Path getRoot()
Returns the root component of this path. For an absolute path
on a Unix-like file system, this will be /. For an absolute
path on a DOS-like file system, this will be something like
C:\ or D:\. For a relative path, this will be

Of course, paths aren't always quite perfect trees. In relative
paths, the root is missing. Sometimes symbolic links cause the path
to jump to a different subtree. The toAbsolutePath()
method converts a path to an absolute path starting from a root of
the file system, wherever that might be. Invoking
toRealPath(false) on a path removes path segments like
/./ and /../ from the path before
computing an absolute path. Invoking toRealPath(true)
on a path removes path segments like /./ and
/../ and also resolves all symbolic links before
returning the absolute path.

You can use several variants of the resolve method
to create new paths from an existing path. For example, suppose
temp points to /usr/tmp:

Path temp  =  fileSystem.getPath("/usr/tmp");

We can resolve other paths with this as the root. For example,
resolving articles/ against temp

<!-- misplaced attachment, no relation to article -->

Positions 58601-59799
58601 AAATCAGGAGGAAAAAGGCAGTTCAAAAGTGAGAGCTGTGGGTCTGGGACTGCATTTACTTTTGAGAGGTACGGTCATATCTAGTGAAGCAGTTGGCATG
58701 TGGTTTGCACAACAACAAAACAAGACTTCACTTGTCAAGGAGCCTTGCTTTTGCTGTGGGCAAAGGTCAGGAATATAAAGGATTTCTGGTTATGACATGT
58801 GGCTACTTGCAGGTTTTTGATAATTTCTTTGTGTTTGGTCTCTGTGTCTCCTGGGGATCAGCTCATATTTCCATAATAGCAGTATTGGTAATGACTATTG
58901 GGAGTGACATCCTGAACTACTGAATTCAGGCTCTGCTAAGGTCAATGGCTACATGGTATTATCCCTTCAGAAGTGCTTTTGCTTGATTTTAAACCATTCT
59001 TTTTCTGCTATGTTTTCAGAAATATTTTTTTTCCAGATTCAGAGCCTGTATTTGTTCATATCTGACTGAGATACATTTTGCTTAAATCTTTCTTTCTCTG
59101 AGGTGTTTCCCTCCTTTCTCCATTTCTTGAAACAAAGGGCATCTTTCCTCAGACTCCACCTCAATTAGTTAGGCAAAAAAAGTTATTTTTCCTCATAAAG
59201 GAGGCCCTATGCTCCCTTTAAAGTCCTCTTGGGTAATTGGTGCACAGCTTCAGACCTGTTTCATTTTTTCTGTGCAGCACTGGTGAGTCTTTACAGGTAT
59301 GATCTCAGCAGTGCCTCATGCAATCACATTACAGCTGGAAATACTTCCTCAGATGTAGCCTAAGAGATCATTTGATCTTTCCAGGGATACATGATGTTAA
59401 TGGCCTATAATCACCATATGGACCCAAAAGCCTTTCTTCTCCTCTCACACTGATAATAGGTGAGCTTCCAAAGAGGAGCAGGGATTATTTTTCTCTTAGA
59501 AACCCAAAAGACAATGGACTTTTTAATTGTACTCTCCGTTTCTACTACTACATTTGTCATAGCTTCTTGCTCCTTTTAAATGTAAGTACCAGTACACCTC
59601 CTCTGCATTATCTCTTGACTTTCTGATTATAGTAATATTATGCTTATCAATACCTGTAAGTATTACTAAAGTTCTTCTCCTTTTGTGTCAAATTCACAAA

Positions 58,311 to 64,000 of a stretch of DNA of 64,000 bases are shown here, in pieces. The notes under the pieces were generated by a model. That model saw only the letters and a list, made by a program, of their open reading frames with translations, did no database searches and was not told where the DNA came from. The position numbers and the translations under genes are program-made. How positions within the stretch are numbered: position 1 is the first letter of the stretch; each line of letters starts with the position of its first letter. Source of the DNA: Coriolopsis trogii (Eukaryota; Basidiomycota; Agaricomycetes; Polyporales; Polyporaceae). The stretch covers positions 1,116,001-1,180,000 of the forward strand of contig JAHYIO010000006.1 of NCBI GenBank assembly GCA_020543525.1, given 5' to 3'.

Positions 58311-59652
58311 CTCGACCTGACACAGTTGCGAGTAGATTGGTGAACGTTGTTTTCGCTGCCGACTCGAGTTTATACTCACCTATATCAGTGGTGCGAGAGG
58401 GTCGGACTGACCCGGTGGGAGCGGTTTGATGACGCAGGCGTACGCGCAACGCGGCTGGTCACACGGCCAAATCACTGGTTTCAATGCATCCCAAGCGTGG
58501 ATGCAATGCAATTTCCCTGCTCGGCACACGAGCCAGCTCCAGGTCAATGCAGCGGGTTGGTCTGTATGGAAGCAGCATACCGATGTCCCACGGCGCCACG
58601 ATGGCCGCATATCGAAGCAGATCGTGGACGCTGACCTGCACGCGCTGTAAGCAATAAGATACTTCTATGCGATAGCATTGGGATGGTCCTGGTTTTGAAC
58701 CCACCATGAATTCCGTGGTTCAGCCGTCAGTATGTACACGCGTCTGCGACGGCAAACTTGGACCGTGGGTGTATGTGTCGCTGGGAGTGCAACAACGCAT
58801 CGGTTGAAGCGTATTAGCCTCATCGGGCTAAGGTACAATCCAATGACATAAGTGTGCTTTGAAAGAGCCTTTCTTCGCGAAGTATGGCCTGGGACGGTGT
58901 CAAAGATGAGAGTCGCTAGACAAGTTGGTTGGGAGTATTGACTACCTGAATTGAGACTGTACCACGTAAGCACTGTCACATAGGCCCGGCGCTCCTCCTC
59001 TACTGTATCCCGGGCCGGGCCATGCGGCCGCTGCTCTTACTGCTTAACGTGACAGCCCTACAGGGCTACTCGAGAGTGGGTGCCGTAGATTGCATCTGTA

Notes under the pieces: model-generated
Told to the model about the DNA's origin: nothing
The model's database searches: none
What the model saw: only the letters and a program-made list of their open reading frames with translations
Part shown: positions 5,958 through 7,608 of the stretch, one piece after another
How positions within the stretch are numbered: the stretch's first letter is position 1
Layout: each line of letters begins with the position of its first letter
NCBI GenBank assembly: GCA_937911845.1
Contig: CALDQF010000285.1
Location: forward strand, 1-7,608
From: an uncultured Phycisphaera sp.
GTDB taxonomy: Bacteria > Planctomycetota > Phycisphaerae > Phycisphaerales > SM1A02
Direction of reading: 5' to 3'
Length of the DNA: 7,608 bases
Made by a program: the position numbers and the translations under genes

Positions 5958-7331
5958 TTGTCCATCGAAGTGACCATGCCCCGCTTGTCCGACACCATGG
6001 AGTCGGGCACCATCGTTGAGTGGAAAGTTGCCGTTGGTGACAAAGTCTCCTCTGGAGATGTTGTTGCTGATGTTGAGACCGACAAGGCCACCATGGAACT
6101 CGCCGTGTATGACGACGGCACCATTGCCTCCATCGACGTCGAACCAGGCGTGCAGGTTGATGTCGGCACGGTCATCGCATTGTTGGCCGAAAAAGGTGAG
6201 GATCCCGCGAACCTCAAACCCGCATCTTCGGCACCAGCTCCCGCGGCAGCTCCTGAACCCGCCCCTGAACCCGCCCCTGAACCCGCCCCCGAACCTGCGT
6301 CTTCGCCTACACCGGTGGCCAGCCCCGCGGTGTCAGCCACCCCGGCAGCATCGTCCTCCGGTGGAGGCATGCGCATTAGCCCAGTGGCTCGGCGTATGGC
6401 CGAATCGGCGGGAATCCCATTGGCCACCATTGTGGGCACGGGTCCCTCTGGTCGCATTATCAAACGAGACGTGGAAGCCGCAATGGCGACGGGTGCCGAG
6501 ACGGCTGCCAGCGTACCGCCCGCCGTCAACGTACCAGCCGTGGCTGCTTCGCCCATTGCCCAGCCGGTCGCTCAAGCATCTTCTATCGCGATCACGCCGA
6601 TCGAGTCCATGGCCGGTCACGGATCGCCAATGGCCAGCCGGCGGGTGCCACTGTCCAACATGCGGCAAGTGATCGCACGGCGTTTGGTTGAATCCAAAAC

creates a path pointing to

Path p = fileSystem.getPath("articles/");
Path resolved  =  temp.resolve(p);

The inverse operation of resolution is relativization. Given an
absolute path such as
/usr/tmp/articles/, you can convert it
to a path relative to some other path such as /usr/tmp:

Path absolute = fileSystem.getPath("/usr/tmp/articles/");
Path temp  =  fileSystem.getPath("/usr/tmp");
Path relative  =  temp.relativize(absolute);

If necessary, relativization can add ./ and ../ to
the path to properly relativize. For example, here I calculate a
relative link from an article in one directory to an article in
another directory:

Path article3 = fileSystem.getPath("/usr/tmp/articles/");
Path article7 = fileSystem.getPath("/usr/tmp/articles/developerWorks/article7.html");
Path link  =  article7.relativize(article3);

link now points to

These methods could be useful when setting up a templating